Based on the evidence-- partially. For the last 15 years studies have pointed to gene-environment interaction. When compared to people with one version of a serotonin-related gene, people with a different version are more likely to develop depression when exposed to stressors, especially childhood maltreatment and medical conditions.
This is wildly different from the idea that genes dictate fate. Genetics are part of an equation. Dozens of studies also support distinct worldview differences on average in people with depression. People with depression are more likely to blame something within themselves, something that seems impossible to change, and generalize the belief across many aspects of life-- for example, upon snapping at a friend thinking “I’m evil, I was born this way, so no one will ever care about me.” Like other maladaptive ways of thinking, these patterns can be targeted with cognitive therapy, which can have positive outcomes applied to depression. I’m not saying to ditch your meds, but it’s a multifront war. Especially since, to a person who does make those attributions, the “it’s just my genes” explanation can cement the destructive thought process with “science”. It’s not science. There is a medium between “just will it away” and “you have no free will.” In the vast majority of cases, the predetermined is a factor, not a fate.
It matters because, there are many people that the current psychiatric system cannot save long-term. No two SSRIs or antipsychotics are guaranteed to work the same way across patients or within one patient; people get caught in revolving doors, are misdiagnosed, and can’t afford the treatment that matches their disorder because of bureaucratic nonsense. Medications stop working, there are comorbidities, there’s societal stigma. As a patient, choosing a passive stance can be a death sentence or a life sentence.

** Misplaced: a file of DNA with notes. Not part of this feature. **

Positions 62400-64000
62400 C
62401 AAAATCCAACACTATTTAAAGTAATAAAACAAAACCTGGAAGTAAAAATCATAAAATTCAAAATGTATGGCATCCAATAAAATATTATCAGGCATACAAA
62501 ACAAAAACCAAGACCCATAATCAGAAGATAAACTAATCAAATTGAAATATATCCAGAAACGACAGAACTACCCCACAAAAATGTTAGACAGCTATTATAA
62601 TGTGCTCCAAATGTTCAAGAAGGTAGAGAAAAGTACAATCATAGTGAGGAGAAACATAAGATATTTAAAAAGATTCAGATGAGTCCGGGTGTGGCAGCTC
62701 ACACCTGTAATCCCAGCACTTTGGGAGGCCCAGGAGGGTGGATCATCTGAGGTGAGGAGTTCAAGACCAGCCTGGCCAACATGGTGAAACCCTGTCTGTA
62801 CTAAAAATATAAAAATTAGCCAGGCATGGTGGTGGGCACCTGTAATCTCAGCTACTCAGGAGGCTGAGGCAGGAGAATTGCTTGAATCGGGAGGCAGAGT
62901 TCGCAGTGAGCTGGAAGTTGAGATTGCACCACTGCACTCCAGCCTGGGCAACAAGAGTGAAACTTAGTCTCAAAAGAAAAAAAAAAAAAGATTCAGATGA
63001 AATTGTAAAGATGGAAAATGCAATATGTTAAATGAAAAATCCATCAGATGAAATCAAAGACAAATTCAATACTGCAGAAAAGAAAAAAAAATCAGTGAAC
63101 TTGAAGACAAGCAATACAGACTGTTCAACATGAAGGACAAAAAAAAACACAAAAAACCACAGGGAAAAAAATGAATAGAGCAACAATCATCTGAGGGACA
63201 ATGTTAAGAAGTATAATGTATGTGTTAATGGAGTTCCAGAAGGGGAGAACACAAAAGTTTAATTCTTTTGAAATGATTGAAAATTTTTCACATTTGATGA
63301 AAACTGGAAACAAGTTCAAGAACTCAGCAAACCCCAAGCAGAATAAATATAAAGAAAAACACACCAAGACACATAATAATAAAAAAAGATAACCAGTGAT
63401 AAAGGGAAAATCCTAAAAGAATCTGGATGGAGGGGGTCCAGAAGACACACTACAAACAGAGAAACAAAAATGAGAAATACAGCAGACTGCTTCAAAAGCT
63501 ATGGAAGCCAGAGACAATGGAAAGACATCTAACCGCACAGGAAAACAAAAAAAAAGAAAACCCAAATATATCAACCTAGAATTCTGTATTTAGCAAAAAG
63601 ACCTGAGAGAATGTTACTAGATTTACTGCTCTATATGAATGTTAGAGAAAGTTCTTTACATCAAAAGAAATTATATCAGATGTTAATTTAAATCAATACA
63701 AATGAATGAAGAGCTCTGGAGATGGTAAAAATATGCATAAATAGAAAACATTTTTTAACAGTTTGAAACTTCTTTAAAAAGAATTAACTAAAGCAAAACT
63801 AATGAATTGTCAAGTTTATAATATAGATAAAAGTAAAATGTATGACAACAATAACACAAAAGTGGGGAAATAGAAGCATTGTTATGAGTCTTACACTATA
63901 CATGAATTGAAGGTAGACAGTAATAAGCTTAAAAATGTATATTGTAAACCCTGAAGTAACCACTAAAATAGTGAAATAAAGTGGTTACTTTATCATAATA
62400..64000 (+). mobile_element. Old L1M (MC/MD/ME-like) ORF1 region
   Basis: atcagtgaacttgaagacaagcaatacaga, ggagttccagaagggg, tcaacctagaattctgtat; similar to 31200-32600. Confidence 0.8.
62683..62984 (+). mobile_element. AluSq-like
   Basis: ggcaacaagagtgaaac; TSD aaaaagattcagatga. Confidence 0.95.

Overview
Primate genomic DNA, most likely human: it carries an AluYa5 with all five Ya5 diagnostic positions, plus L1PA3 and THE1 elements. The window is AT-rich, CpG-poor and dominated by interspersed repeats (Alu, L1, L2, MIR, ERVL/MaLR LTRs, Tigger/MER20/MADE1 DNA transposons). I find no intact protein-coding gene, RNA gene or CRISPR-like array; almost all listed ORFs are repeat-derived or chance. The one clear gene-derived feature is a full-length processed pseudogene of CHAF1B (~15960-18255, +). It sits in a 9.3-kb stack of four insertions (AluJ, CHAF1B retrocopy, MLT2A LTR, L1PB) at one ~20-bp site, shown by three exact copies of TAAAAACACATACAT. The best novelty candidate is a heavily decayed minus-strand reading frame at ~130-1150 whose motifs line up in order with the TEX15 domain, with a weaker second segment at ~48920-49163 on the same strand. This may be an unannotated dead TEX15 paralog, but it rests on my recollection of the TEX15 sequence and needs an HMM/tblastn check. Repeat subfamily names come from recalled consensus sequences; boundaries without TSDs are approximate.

What makes the difference between me being six feet under and me being a full-time student with a job? Aside from a lot of therapy convincing me to operate on the assumption that this is reality, it’s learning how to actively recognize and work with my disorder. For most of my life I just hated it, ignored it, imploded, repeated, accepting the consequences by rejecting the problem. But if I’m drawn to the open window, I can leave the tenth floor. When I catch myself obsessing over how a turkey sandwich is a disgusting combination of letters and phonetics, as well as a diluted dinosaur carcass with wet leaves, creepy spongy pillows of sugar, fruit ovaries, and rotted solid milk which is all conspiring with saliva and bacteria to feed the parasite that is physical existence-- I can force myself to think about something else under the threat of sacrificing an hour to choking on my own blood over a trashcan full of vomit. If it’s too late, and the thoughts are already looping louder and louder, I know enough now to not torture myself, do something else, and just try later.
It’s not ideal. It’s not a permanent solution. But while solutions take their time, it lets me function. I can’t say it’s possible for everyone; I have no way of knowing. But I learned. Just because you have a diagnosis or ten doesn’t mean your thought processes are not valuable. The perception that the choice is between mind and agency and genes and predetermined fate is a false dichotomy.
We have to get comfortable with being tangible. And we have to get comfortable with being complex. And we have to remember we are still people.